Yves Congar agrees with St. Cyril's reference above by clarifying:

The nouns 'baptism in the Spirit' are not used by New Testament authors, who instead used the verb '
baptize in the Spirit', always precisely in order to mark the difference between this and the baptism of John, because the verb drew attention to the One who was baptizing.  This was Jesus, inaugurating, especially from the time of his own anointing as the Messiah and the gift of Pentecost onwards the eschatological régime of the Spirit (191, Volume II of I Believe in the Holy Spirit)

And here are Congar's own words concerning an actual time of prayer and laying on of hands for a Life in the Spirit Seminar(196, Volume II of I Believe in the Holy Spirit):

There is usually a certain preparation and instruction together with prayer.  When the moment has arrived, several members of the group pray over the 'candidate' and lay their hands on his head or shoulders.  Although the brethren, the community are mediating, it is only God who is acting.  Sometimes nothing may seem to be happening to the 'candidate'.  At other times an experience of peace and joy and a deep feeling for prayer ensues in a few days.  At yet other times, he is invaded by the power of God, who seizes hold of his whole being--his heart, his mind and his feelings.  He is perhaps conscious of a gentle inner pressure which makes tears flow.  A desire to give thanks rises from his heart to his lips, and this may be expressed as praying in tongues.  The Spirit is making himself manifest.  His coming is powerfully experienced.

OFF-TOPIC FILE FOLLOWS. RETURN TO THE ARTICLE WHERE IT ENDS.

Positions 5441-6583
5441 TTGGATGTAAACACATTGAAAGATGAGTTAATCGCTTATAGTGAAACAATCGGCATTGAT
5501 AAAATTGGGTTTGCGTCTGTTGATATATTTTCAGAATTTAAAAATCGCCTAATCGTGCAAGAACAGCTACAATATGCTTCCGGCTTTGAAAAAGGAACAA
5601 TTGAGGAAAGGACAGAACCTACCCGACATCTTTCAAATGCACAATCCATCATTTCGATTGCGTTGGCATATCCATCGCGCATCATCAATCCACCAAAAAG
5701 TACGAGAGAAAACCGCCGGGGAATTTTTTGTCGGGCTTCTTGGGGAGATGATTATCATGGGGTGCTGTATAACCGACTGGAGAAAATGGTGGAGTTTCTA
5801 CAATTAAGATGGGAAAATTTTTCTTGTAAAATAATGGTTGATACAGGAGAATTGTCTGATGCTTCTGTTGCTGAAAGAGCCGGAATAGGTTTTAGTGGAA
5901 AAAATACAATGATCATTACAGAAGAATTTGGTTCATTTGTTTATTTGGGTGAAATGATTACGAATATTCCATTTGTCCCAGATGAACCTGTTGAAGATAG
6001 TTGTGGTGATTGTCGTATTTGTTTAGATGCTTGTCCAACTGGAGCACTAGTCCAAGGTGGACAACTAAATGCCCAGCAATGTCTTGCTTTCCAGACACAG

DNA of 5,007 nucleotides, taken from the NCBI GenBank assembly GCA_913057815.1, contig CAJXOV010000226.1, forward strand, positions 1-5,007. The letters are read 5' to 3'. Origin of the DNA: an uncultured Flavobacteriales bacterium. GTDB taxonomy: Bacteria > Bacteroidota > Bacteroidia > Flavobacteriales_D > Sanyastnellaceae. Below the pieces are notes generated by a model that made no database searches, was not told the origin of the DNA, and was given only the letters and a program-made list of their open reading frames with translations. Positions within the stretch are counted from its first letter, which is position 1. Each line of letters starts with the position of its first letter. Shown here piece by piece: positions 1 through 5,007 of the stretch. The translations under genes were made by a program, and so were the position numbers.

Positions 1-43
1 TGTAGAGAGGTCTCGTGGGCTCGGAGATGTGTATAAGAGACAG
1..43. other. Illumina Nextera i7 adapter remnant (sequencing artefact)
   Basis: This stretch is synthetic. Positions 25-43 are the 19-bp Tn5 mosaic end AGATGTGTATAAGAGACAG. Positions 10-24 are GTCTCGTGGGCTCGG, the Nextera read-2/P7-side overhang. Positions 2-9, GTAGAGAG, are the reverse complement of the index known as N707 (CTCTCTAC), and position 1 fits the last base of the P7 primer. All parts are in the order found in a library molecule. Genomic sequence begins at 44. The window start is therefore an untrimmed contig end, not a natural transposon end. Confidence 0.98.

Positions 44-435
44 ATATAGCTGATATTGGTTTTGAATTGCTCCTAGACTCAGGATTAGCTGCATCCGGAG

I first learned of the "Baptism in the Holy Spirit" from a Benedictine Monk, and have seen and heard many other Religious teach about it (Diocesan Priests, Bishops, Dominican Nuns, even Trapists!)  It is by no means a mere "experience" reserved for lay members of Charismatic Groups.  Fr. Cantalamessa continues:

It is also not difficult to discover in the lives of the saints, the presence of a spontaneous effusion, especially on the occasion of their conversion. The difference with the Baptism in the Spirit, however, is that it is open to all the people of God, small and great, and not only to those privileged ones who do the Ignatian Spiritual Exercises or make a religious profession.

Lastly, "Baptism in the Holy Spirit" is a phrase taken directly from the mouth of St. John the Baptist, "He will baptize you with the Holy Spirit and fire!".  It is not meant to be isolated in time or place but seen as integral to the life of every baptized Catholic.  Saints endured martyrdom in the power of the Spirit and not just on their own strength.  How else would St. Lawrence have said in the flames, "Turn me over, I'm done on this side"!   

Four Heresies to avoid in regard to life in the Spirit
1) Montanism--exemplified by Tertullian under the leadership of Montanus: overemphasized prophecy and asceticism to the point of suggesting two different churches (the church of the Bishops vs. the church of the Spirit)
2) Modernism--See my post on St. Pius X
3) Donatism--The belief that only priests in a state of grace can confer valid Sacraments
4) Pneumatomachism--The view of the Spirit as Object rather than as Person.  A utilitarian belief in the Spirit vs. a true Theology of the Holy Spirit

For more info on these Four see Yves Congar's 
I Believe in the Holy Spirit.  Crossroad Publishing Company: New York, 1979 & 1997.

See Also Cardinal L.J. Suenens: http://sites.jcu.edu/suenens/pages/cardinal-suenens/